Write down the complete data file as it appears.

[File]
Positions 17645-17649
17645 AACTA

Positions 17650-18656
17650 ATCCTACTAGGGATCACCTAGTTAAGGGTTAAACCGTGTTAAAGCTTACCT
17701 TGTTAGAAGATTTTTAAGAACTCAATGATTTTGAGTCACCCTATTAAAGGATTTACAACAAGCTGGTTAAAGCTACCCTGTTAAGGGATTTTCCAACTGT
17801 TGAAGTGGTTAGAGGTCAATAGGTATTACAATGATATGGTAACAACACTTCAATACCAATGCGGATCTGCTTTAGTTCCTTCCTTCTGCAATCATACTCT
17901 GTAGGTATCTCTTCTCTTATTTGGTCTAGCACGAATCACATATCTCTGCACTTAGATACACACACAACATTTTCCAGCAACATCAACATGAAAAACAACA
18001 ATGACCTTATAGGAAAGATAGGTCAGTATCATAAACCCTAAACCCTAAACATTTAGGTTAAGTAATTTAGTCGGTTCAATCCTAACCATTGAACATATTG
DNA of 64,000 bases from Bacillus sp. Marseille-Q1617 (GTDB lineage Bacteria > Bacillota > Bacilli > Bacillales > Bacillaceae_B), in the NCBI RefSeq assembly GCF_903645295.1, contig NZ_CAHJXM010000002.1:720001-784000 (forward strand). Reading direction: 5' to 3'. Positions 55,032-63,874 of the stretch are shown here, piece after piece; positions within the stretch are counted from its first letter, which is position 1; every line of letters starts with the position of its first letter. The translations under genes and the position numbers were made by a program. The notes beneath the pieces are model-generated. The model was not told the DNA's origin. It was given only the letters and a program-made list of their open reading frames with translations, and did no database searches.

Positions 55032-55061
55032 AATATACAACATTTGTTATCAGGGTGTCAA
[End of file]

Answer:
Positions 17645-17649
17645 AACTA

Positions 17650-18656
17650 ATCCTACTAGGGATCACCTAGTTAAGGGTTAAACCGTGTTAAAGCTTACCT
17701 TGTTAGAAGATTTTTAAGAACTCAATGATTTTGAGTCACCCTATTAAAGGATTTACAACAAGCTGGTTAAAGCTACCCTGTTAAGGGATTTTCCAACTGT
17801 TGAAGTGGTTAGAGGTCAATAGGTATTACAATGATATGGTAACAACACTTCAATACCAATGCGGATCTGCTTTAGTTCCTTCCTTCTGCAATCATACTCT
17901 GTAGGTATCTCTTCTCTTATTTGGTCTAGCACGAATCACATATCTCTGCACTTAGATACACACACAACATTTTCCAGCAACATCAACATGAAAAACAACA
18001 ATGACCTTATAGGAAAGATAGGTCAGTATCATAAACCCTAAACCCTAAACATTTAGGTTAAGTAATTTAGTCGGTTCAATCCTAACCATTGAACATATTG
DNA of 64,000 bases from Bacillus sp. Marseille-Q1617 (GTDB lineage Bacteria > Bacillota > Bacilli > Bacillales > Bacillaceae_B), in the NCBI RefSeq assembly GCF_903645295.1, contig NZ_CAHJXM010000002.1:720001-784000 (forward strand). Reading direction: 5' to 3'. Positions 55,032-63,874 of the stretch are shown here, piece after piece; positions within the stretch are counted from its first letter, which is position 1; every line of letters starts with the position of its first letter. The translations under genes and the position numbers were made by a program. The notes beneath the pieces are model-generated. The model was not told the DNA's origin. It was given only the letters and a program-made list of their open reading frames with translations, and did no database searches.

Positions 55032-55061
55032 AATATACAACATTTGTTATCAGGGTGTCAA